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New Partnerships Strengthen WTA's Volunteer Education

Posted by Anna Roth at May 01, 2016 12:15 PM |

WTA has partnered with the Mount St. Helens Institute and other organizations to improve our impact on trails as well as the community in Southwest Washington.

Last weekend, Layla Farahbakhsh stood in a circle of six volunteers on a cloudy morning in Cascade Locks. She was going over a few key points of tread reconstruction before the crew headed out for some practical work on a nearby trail.

Not far off, other clusters of volunteers listened intently to their instructors, prepping for another day of trail maintenance education. There were classes planned in everything from Introduction to Trail Maintenance to Rock Retaining Walls, on day two of an event known as Trail Skills College.

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Layla(far left) and her crew pauses for a smile before heading into the field. Photo by Anna Roth.

Sharing resources to train volunteers

Hosted each year by Pacific Crest Trail Association (PCTA), the Columbia Cascades Trail Skills College teaches trail maintenance volunteers everything from the basics to complicated construction projects, as well as First Aid and CPR certification and leadership skills. Volunteers with a wide variety of experience attend, eager to learn more about how to create and maintain a trail system that can withstand the thousands of visitors public lands see each year.

Layla's presence was made possible thanks to a new partnership between Washington Trails Association and Mount St. Helens Institute (MSHI). Layla was hired to support WTA in the field as a crew leader and at events like Trail Skills College, where she can share her expertise with a wide variety of volunteers.

Strong partnerships make it happen

Trail Skills College happens with support from Washington Trails Association, Back Country Horsemen (chapters from both Washington and Oregon), Trailkeepers of Oregon, and the Mount St. Helens Institute.

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Hard hats sported stickers from all the organizations that helped make Trail Skills College a reality. Photo by Anna Roth.

Representatives from all of these organizations led sessions, including WTA's Southwest Regional Manager Ryan Ojerio, assisted by volunteers Pat and Elaine Keavney and Neil Dytham from Portland Parks and Recreation, who led the Intro to Trail Maintenance session. Together, they guided both new and experienced volunteers through the basics of trail maintenance.

Meanwhile, volunteer chief crew leader Pete Dewell helped out Dana Hendricks of PCTA in a class on installing rock steps.

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The rock crew grins after a successful rock placement with the help of some rigging. Photo by Anna Roth.

A good foundation for sustainable trails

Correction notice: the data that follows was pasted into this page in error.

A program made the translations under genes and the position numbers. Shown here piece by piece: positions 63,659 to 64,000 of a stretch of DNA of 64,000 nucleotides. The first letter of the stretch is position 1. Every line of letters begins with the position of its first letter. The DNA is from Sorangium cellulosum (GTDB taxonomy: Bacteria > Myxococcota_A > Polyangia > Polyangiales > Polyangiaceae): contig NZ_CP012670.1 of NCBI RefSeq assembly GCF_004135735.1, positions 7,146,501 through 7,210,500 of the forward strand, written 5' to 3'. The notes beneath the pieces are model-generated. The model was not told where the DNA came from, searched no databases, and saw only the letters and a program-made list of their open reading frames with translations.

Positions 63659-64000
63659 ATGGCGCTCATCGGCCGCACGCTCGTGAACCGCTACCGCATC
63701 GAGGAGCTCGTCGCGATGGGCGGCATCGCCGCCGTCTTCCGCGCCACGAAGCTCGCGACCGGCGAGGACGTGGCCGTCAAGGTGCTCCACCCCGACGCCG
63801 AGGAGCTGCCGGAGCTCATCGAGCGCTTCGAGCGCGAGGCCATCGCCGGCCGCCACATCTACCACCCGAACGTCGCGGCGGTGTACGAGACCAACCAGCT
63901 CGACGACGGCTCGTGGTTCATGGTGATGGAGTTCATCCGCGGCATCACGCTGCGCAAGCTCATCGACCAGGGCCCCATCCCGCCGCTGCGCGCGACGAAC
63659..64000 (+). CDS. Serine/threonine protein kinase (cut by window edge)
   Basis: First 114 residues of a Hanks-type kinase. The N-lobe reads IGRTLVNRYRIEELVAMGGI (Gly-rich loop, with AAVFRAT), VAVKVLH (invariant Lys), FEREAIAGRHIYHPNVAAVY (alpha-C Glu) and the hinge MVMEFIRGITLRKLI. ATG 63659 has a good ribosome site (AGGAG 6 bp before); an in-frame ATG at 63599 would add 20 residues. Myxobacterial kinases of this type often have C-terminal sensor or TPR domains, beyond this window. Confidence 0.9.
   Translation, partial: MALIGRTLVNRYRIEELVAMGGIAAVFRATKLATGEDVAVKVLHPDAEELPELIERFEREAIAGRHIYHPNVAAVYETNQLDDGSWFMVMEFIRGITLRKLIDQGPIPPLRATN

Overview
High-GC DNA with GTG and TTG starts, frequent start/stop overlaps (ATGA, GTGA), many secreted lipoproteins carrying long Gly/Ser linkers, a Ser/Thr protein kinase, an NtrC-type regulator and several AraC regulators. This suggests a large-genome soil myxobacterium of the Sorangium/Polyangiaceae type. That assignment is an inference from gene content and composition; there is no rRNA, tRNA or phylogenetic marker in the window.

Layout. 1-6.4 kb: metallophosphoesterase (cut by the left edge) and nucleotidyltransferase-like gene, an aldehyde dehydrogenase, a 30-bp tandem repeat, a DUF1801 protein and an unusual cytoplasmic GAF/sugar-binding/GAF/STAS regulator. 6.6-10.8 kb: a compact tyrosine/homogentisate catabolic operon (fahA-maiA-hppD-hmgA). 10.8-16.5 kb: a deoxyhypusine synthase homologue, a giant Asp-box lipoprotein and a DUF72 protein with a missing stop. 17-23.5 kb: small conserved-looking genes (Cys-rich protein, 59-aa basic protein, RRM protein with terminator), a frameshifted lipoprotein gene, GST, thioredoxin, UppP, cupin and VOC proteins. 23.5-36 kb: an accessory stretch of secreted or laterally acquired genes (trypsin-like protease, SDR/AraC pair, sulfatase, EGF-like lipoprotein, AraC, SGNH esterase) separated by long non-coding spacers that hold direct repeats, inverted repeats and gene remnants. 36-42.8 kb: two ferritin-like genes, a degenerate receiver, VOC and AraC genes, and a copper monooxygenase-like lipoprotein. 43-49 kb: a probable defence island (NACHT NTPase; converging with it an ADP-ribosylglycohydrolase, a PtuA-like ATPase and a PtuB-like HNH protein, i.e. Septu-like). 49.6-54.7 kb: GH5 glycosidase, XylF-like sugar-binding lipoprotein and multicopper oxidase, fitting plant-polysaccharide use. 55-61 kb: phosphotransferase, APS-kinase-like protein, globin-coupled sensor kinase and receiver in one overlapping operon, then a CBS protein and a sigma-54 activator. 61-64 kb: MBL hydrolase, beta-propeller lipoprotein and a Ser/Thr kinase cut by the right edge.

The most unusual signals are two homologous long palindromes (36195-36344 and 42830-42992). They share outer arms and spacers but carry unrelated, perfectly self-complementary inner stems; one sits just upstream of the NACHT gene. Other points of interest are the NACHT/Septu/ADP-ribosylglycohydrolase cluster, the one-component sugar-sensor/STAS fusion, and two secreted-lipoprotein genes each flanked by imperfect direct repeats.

Attendees to the Intro to Trail Maintenance session had experience on trails from California to the Midwest. Larry Watercott had prior experience on the Ice Age Trail in Central Wisconsin, but he felt that an intro class would benefit him.

Over lunch, he told me, "I moved here three years ago, and I just wanted to get into the trail maintenance community here and get some more formalized training."

The first lesson he and the other volunteers in the intro to trail maintenance class learned is that there's no one way to do it right. Ojerio explained in his introduction:

"Depending on the terrain you're working in, you might need to improve the tread, or maybe you need to put in a drainage. Every environment needs a different solution. The one constant is erosion -- that's what puts the most stress on trails, but how you address it varies depending on the climate you're working in."

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Ryan's Introduction to Trail Maintenance class had a few jokes in it, as well as plenty of useful information. Photo by Anna Roth.

Pat and Elaine reiterated this, emphasizing the importance of a well-built trail as the best way to ensure that a trail will last. But there's another element that ensures trails will endure -- enthusiastic volunteers who know and love trails. Efforts from knowledgeable volunteers like the ones who spent their weekend with WTA and other organizations at last weekend's Trail Skills College ensure that generations to come will be able to enjoy the trails that make the northwest such a beautiful place to recreate.

Ryan, Pete and some of the other WTA instructors will be reprising their roles for WTA's own volunteer training weekend: Crew Leader College. Every May for more than 20 years, 100+ assistant crew leaders, crew leaders, and land managers from all over Washington congregate in North Bend for another intensive, two-day session of trail maintenance courses known as Crew Leader College.